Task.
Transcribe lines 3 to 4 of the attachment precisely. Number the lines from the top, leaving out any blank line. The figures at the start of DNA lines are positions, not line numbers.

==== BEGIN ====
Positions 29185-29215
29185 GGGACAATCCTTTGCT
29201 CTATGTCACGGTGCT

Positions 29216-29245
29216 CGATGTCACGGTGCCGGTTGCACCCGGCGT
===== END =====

29201 CTATGTCACGGTGCT

Positions 29216-29245